In this group of children, the mean DQs were less than the standard score of 100. The mean of each group indicated delayed developmental quotients (DQs <70) for gross motor skills at the initial evaluation. The minimal impairment group had initial fine motor, cognitive and receptive language skills DQs above the level of delayed (>70) and statistically higher than the global impairment group. These results suggest that developmental quotients determined at initial evaluations, especially fine motor, cognitive and receptive language skills may be helpful in determining outcomes of children that present with hypotonia as infants. These results should be taken cautiously since not all the subjects underwent developmental testing. Further research on the relationship between initial DQs and outcomes on a larger sample size would be beneficial, as would research correlating specific ranges of DQs with certain outcomes.
The reported age when walking well was observed in both the minimal and globally impaired group was to be about 22 months and 30 months, respectively. Walton had similar findings, as he reported a delay in the attainment of motor milestones in the BCH population.2 This result should be taken only generally since it was derived from the survey question “At what age did your child walk well on his own?” The question did not specify any criteria for “walking well on own” and thus may have been open to some interpretation.
The manifestations of impaired motor functioning were also detected in this study. Almost 59% of the minimal impairment group was reported to have poor coordination and 35% were reported to display clumsy walking. These results varied slightly from the study done by Shuper et al., who found half of a similar group of subjects to have clumsy gait.11 In the older minimal impairment group, 58% were reported as having poor handwriting, 70% had difficulties in math, 58% were inattentive, and 53% were distractible. All of these outcomes occurred more frequently in the minimal impairment group as compared to the transient group. Some in the minimal impairment group were diagnosed with a learning disability (44%). However, a greater frequency of parents was concerned about specific related learning issues, perhaps indicating under diagnosis of learning disability in the group with idiopathic hypotonia. These results are also consistent with what therapists have indicated as characteristics of hypotonia.13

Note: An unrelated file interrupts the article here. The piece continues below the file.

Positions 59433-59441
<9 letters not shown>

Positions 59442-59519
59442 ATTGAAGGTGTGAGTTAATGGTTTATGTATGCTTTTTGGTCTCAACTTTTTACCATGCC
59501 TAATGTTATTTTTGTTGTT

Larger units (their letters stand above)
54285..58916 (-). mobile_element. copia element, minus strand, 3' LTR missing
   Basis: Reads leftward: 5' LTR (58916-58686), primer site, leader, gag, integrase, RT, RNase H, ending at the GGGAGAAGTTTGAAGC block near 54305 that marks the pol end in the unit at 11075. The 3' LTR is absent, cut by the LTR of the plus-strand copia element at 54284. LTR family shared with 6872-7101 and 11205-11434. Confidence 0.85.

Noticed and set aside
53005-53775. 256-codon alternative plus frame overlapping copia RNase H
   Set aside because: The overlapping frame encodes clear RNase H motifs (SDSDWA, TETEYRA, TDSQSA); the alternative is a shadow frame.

Speech therapy, physical therapy, and occupational therapy were highly used in the minimal impairment group, with almost 83% of the transient and minimal impairment subjects receiving physical therapy and approximately 91% receiving speech therapy. The utilization of speech therapy beyond two years was still high (90.7%). This statistic supports the results of Shuper, who found half of the subjects with BCH to display speech delay.11 In this study, data were not collected to clearly determine the exact age at which these services were begun, but research in this area is recommended to determine if there is a delay in the commencement of needed services in the minimally impaired population of patients born with idiopathic hypotonia as compared to when services are begun in the more globally impaired diagnoses.
The last area we addressed was familial incidence of idiopathic hypotonia. Parush found in his report a high familial incidence of BCH.3 In this study, we noted that the presence of learning disability, ADHD, motor deficit, and neurological deficit in the family history, were each more frequently found in the minimal and transient groups combined as compared to the global group, though the overall frequency was small.
A limitation of this study was the relatively low response rate and overall number of subjects. Though 10.5% of the infants diagnosed with hypotonia had little to no residual problems (the transient group) and 32.4% had minimal impairments, it is difficult to say if this percentage is reflective of the population of children that are diagnosed with hypotonia. Also with this response rate it is difficult to say if those parents that did respond are representative of the population. Parents more affected by the hypotonia of their child may have been more inclined to respond. Despite these limitations, the relative percentages of the outcomes within a group were similar to what the previous researchers have found. Another limitation of the study was the questionnaire used was not validated. Because wide variations occur in even normal development, the data should be considered only as a general and potential trend in this group of children.